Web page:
21
Aug

My first dysfunctional team was a challenging, painful, character building (as my mom would call it) experience. It taught me many things (the hard way). It taught me about the importance of all being on the same page as a team. It taught me about how critical it is to have a trusting relationship with your boss.  It taught me about the cost of bringing work stress home.  But I learned something more important from my second dysfunctional team.

Why, you ask?

After six years with the organization, I left my first job because the team was dysfunctional.  I was convinced I could find another team with better alignment and a much healthier dynamic. As I interviewed at different places, I paid particular attention to the culture and the vibe I got from the team.  I had eight interviews each with two different organizations to make sure I was seeing the full picture. In the end, I chose to join the organization that offered the lowest paycheck, but the best team. I wasn’t making the same mistake twice!

The first couple of years were fantastic. But slowly, my second team became dysfunctional too.  We were merging teams, changing leaders, revising strategy, moving offices—doing all the things that stress people out and bring out the worst in them.  We saw passive behavior, aggressive behavior, passive-aggressive behavior, you name it.

I was in on the action as much as anyone.  I was aggressively pushing for the new world order, not taking enough time to consider (or to care) how the changes would affect people who had been working in the team for a long time.  I didn’t do enough to make personal connections in response to the gossip going on behind closed doors.  It was challenging, painful, and character building all over again.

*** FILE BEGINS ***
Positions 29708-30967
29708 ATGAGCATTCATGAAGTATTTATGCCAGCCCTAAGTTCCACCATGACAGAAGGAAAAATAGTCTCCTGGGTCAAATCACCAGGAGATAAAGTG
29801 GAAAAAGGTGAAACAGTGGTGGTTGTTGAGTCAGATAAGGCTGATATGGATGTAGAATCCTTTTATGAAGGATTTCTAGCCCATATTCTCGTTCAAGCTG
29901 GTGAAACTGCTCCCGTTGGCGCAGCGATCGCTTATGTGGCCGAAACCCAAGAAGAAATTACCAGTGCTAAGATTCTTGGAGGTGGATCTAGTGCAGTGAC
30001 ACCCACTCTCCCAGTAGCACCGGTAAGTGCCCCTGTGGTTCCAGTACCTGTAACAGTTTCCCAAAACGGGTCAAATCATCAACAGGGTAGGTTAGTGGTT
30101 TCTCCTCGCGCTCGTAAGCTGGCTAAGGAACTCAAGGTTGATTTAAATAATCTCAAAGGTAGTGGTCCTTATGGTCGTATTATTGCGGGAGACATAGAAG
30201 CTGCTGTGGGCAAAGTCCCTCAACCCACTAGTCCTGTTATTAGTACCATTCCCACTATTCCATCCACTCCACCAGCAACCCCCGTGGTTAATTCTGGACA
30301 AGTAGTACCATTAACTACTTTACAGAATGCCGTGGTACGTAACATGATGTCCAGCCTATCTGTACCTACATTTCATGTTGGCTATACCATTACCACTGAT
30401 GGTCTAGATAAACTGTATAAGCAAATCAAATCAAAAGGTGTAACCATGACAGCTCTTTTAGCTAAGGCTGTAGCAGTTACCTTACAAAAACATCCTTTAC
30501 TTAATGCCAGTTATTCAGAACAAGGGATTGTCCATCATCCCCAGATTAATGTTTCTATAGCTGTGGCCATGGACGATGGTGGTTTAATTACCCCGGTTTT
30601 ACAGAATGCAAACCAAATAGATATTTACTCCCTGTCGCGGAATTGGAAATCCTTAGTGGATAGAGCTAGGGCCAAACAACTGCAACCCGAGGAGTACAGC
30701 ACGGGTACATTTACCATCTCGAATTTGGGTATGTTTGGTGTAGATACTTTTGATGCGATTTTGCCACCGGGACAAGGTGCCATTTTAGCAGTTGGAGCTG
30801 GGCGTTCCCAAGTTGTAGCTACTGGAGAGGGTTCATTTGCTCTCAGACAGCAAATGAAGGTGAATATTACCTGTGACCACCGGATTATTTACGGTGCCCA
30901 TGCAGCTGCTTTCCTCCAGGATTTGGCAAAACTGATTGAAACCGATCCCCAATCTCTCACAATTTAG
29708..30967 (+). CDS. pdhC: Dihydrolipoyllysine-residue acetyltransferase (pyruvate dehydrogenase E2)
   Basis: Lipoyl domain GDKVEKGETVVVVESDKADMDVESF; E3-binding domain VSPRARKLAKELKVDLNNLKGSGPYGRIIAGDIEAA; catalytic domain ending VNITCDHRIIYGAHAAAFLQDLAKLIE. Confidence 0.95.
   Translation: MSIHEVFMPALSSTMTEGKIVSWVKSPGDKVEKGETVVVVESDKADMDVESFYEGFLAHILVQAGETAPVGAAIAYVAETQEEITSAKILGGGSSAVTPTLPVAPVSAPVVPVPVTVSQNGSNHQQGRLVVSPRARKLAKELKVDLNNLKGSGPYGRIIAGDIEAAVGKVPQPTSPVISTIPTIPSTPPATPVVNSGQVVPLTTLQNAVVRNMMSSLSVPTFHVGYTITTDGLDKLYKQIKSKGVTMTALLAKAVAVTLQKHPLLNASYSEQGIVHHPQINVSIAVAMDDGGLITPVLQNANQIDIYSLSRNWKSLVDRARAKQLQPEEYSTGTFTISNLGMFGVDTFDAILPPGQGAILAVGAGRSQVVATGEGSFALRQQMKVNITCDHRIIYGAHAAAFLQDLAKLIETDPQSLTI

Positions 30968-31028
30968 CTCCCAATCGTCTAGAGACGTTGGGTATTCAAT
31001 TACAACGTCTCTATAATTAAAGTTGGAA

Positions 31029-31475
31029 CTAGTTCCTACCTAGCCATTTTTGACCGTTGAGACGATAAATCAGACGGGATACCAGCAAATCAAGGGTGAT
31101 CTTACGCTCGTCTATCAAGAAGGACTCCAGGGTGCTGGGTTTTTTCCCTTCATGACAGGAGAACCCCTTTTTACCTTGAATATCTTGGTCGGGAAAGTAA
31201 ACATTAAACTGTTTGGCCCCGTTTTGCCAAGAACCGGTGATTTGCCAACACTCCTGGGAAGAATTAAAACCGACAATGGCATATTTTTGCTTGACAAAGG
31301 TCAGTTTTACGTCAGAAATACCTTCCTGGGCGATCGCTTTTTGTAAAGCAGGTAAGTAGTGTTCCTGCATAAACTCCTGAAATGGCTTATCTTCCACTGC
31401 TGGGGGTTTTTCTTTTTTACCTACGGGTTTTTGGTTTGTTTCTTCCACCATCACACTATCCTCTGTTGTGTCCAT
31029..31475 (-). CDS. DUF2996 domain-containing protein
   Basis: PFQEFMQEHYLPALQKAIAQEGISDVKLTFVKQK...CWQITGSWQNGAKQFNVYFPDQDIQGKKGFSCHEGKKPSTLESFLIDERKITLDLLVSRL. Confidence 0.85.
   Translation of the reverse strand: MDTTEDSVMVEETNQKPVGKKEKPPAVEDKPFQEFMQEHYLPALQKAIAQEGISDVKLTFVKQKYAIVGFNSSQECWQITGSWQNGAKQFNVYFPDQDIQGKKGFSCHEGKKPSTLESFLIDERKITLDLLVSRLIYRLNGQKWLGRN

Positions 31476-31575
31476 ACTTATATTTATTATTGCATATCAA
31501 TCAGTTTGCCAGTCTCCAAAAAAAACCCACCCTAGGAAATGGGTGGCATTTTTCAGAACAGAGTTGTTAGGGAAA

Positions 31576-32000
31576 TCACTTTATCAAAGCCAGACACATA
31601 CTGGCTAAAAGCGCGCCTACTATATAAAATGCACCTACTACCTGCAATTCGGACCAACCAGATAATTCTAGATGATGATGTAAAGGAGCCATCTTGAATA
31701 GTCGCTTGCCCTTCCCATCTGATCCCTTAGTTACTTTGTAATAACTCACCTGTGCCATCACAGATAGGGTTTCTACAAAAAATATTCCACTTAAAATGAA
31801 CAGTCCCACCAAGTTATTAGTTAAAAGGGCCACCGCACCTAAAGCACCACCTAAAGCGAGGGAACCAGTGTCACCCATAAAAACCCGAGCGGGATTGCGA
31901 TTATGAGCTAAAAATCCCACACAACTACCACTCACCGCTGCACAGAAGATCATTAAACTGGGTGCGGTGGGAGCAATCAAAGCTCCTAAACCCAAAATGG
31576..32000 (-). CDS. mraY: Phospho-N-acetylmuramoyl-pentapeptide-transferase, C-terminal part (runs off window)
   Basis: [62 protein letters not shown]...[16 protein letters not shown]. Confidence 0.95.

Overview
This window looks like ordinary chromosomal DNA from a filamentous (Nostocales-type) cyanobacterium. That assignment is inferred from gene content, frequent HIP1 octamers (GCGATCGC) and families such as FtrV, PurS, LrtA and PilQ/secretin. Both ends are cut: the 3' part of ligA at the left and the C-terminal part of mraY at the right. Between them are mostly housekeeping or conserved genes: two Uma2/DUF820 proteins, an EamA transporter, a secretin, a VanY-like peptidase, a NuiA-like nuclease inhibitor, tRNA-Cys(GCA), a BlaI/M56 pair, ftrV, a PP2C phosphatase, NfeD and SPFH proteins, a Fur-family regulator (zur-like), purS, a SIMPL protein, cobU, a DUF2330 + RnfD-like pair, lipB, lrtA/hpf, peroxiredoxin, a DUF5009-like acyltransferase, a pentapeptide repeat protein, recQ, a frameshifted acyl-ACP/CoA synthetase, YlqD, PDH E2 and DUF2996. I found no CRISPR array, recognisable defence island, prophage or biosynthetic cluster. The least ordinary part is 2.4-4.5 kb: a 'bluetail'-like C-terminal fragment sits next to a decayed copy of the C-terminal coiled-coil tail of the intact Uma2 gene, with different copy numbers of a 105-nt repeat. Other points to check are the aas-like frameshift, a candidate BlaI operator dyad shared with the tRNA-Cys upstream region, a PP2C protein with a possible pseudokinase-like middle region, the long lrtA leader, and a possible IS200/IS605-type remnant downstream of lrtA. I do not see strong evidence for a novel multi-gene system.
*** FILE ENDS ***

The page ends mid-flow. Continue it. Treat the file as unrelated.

And that’s when I realized that teams are hard. Making teams work takes effort. I could keep jumping from team to team; leaving once the honeymoon phase was over, or I could stay put and change this team for the better. I could change me for the better.

Eight years later, I’m still with that second team.  Some of the players have changed, but today it is one of the greatest groups of people one could ever hope to spend their days with.

Do you keep changing teams in hopes of finding a mythical happy land? Maybe instead of changing teams, it’s time to change your team.

Further Reading

10 Signs that your Dysfunctional Team is Getting Better

What to do if you’re Struggling with your Team

Are you Working with a Toxic Team?

One Response to What I learned from my second dysfunctional team

  1. Paul Murray

    Hello Liane,

    I am preparing an academic poster for a conference for WASET in Miami. My topic is on leadership styles. Your photo of a dysfunctional team is ideal, and I would like your permission to include it. I will, of course, credit the source.

    If you send me your email address, I will send you a copy of the poster to review.

    Paul W. Murray
    Masters of Technology Management, Memorial University of Newfoundland.

Leave a Reply

Your email address will not be published. Required fields are marked *